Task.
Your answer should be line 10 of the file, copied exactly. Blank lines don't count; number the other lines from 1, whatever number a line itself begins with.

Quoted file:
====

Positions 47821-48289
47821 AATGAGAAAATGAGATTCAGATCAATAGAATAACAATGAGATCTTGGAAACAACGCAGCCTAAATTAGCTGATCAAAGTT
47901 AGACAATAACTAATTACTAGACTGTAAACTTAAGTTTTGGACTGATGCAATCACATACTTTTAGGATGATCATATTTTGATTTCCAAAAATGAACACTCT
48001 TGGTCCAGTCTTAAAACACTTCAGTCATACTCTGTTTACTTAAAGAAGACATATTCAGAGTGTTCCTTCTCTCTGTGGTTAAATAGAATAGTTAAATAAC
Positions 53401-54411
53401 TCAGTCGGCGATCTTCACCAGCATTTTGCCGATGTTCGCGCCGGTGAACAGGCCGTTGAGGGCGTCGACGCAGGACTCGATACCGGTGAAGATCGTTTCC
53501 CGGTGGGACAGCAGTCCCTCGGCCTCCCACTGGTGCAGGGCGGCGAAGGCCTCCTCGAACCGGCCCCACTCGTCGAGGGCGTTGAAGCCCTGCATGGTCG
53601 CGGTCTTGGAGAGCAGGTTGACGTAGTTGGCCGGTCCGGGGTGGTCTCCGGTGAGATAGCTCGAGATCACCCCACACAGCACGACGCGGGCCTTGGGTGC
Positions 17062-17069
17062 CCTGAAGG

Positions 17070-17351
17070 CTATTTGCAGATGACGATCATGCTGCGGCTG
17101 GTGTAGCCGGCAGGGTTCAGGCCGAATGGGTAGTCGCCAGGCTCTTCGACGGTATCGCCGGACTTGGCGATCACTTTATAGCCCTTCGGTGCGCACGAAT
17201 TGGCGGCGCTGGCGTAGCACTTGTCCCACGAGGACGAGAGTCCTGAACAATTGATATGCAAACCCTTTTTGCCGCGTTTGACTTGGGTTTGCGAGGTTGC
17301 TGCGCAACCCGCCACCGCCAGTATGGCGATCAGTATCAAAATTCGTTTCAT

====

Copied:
17062 CCTGAAGG